I'm a believer in if you've done nothing wrong, you do not deserve to be treated (such as having your constitutional rights thrown in the trash) as though you have. A government that regards all its people as criminals isn't a government, it's a prison guard.

Freedom is inversely proportional to security, even by the very definition of the words.
Rating: 24 Votes
78 months ago

but I'm also a believer in that if you've done nothing wrong, you have nothing to hide.

True. But just because I know I'm keeping a neat and clean home doesn't mean I'll have an Open House for Public Health officials to come in as they please.
Rating: 21 Votes
78 months ago
It's just PR

Going by the statements of Zuckerberg and Meyer when the PRISM program was first revealed, it seems clear that the problem they have with government surveilance is less its existence but more the fact it's being talked about and makes their companies look bad - which translates into lost business.

Finding a way to make people think it's all gone now without actually changing anything will do just nicely in the eyes of those two CEOs, even when the reality ends up being very different.
Rating: 13 Votes
78 months ago

I'm pretty sure Apple is leading this effort and the others are just tagging along for the ride.

Seriously? Based on what? Or is that just what you want to believe?

As others have said, if Apple (or others) are so vehemently opposed to this, why didn't the make a stand against it before it became public knowledge?
Rating: 12 Votes
78 months ago
Why am I up this late?
Rating: 11 Votes
78 months ago
Why did they do this before it became public knowledge, since they were complying with government requests.

No free PR in that I suppose.
Rating: 10 Votes
78 months ago
I agree. I think this is the right direction and something we can all get behind, as long as it's not lip service.

I mean only six months ago the government agencies were denying all this... And then recently the FBI revealed they can spy on you through your iSight without the indicator light and such...


As for the 'nothing to hide crowd' I'm sure a few in Europe in the 40's had nothing to hide as well. Thats a lot of power, and given into the wrong hands plays big trouble. Regardless on what aisle you think your on.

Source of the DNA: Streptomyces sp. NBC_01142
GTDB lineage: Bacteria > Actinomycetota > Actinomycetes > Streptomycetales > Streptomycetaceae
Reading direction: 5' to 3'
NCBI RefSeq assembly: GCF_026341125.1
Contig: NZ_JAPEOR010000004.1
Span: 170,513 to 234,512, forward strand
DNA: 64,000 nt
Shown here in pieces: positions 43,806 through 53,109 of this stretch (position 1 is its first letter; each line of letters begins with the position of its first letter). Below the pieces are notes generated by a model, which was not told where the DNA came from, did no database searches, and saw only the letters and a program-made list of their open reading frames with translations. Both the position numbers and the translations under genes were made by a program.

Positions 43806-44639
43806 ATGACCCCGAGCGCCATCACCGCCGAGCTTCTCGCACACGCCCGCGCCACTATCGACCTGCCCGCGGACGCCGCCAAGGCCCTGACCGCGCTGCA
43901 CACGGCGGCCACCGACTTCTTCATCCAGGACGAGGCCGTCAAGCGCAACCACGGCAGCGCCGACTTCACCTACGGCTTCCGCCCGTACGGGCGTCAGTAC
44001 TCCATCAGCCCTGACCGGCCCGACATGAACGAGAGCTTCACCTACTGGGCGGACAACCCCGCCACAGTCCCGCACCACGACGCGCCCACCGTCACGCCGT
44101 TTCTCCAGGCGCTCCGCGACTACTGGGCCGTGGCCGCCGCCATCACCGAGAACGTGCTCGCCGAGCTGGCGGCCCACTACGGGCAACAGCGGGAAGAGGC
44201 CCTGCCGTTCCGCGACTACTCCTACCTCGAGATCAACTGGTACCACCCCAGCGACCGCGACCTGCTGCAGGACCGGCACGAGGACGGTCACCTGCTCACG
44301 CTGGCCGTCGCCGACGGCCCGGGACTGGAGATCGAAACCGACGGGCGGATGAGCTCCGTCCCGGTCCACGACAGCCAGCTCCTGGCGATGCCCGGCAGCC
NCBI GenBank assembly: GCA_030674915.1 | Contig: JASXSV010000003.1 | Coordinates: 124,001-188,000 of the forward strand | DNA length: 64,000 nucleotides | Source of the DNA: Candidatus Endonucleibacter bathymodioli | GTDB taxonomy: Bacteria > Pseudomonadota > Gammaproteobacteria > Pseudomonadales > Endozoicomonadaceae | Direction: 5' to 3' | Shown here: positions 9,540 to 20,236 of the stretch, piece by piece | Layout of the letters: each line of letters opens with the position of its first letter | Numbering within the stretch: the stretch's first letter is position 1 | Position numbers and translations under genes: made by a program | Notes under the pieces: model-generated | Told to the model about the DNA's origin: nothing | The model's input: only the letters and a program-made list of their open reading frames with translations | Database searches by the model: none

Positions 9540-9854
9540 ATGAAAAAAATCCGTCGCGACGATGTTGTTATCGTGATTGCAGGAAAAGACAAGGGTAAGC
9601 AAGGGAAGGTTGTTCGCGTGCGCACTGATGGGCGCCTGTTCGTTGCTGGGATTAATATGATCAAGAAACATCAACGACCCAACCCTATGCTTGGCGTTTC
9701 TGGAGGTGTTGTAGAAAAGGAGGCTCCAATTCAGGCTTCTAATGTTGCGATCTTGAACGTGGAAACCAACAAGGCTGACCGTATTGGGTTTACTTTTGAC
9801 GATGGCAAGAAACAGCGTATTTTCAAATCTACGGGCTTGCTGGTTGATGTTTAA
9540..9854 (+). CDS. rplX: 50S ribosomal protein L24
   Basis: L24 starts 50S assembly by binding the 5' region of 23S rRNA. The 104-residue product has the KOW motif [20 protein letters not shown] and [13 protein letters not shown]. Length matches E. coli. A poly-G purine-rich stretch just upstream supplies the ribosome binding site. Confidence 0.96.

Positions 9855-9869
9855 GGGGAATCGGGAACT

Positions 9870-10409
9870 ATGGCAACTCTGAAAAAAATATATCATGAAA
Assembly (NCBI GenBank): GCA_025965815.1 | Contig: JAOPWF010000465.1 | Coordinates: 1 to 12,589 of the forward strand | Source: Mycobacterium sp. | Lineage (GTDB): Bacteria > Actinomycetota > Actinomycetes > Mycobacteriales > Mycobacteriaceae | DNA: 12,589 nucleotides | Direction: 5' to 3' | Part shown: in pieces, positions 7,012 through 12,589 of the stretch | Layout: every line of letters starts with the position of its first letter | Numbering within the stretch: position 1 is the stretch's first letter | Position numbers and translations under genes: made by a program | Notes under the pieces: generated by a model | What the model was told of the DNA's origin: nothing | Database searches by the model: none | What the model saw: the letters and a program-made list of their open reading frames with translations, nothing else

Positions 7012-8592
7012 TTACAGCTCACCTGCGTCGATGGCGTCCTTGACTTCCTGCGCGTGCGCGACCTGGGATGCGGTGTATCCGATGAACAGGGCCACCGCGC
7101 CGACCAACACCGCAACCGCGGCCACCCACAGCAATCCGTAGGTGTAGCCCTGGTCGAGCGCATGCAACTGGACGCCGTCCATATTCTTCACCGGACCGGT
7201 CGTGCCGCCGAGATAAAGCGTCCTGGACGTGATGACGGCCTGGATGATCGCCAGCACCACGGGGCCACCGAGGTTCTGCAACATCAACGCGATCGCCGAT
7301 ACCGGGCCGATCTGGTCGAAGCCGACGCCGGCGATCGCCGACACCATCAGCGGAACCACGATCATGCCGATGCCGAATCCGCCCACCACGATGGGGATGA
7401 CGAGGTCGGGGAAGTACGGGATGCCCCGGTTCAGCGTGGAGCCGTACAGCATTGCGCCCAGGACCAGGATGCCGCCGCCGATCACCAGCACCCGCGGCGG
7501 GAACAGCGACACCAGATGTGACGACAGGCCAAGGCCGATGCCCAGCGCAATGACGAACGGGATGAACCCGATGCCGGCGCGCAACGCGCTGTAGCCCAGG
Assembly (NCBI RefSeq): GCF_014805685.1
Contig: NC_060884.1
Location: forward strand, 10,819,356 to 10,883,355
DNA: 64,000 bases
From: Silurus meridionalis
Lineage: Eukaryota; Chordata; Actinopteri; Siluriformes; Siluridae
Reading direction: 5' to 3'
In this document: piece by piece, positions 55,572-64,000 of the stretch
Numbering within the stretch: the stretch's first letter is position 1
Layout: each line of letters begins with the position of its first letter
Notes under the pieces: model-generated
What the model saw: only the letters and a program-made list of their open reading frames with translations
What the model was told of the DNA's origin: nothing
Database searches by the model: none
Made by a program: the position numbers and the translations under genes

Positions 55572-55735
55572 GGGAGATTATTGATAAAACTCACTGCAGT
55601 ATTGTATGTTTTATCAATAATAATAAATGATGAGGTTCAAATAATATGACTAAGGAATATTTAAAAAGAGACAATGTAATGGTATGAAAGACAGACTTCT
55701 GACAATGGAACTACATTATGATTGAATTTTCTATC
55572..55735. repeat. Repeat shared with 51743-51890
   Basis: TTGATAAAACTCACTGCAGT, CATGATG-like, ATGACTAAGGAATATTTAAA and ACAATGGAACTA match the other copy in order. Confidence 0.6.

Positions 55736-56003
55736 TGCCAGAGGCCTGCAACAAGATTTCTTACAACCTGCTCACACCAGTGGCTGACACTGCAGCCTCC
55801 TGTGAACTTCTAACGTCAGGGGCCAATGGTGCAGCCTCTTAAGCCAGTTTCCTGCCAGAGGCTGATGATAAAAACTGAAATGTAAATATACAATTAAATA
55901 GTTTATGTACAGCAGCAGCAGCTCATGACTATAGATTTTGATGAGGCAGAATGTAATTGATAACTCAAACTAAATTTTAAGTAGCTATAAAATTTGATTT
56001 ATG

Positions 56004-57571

Rating: 7 Votes
78 months ago

[...] but I'm also a believer in that if you've done nothing wrong, you have nothing to hide.

The thing is, you are wrong. Everybody has something to hide. And the stuff your neighbor or your friends don't need to know, the government certainly doesn't need to know.

But that is not even the real issue with these things.

The thing is, if the government knows everything about you, you can be manipulated. If you know you are being listened too, you will choose your words more carefully or not say certain things. It undermines the rights of freedom of speech, freedom of assembly and freedom of association. And by that, it directly undermines democracy. These are very, very Bad Things™.

Unfortunately, most people don't realize this and not speak out or otherwise try to do something about it. They will when it is too late, but what are you going to do when it is too late?

First they came for the Communists,
and I didn't speak out because I wasn't a Communist.

Then they came for the Socialists,
and I didn't speak out because I wasn't a Socialist.

Then they came for the trade unionists,
and I didn't speak out because I wasn't a trade unionist.

Then they came for me,
and there was no one left to speak for me.

A good talk on the subject of security and consequences:

When the people fear the government there is tyranny, when the government fears the people there is liberty.” - Thomas Jefferson.
Rating: 5 Votes
78 months ago
the world is changing

I think this is going in a good direction
Rating: 5 Votes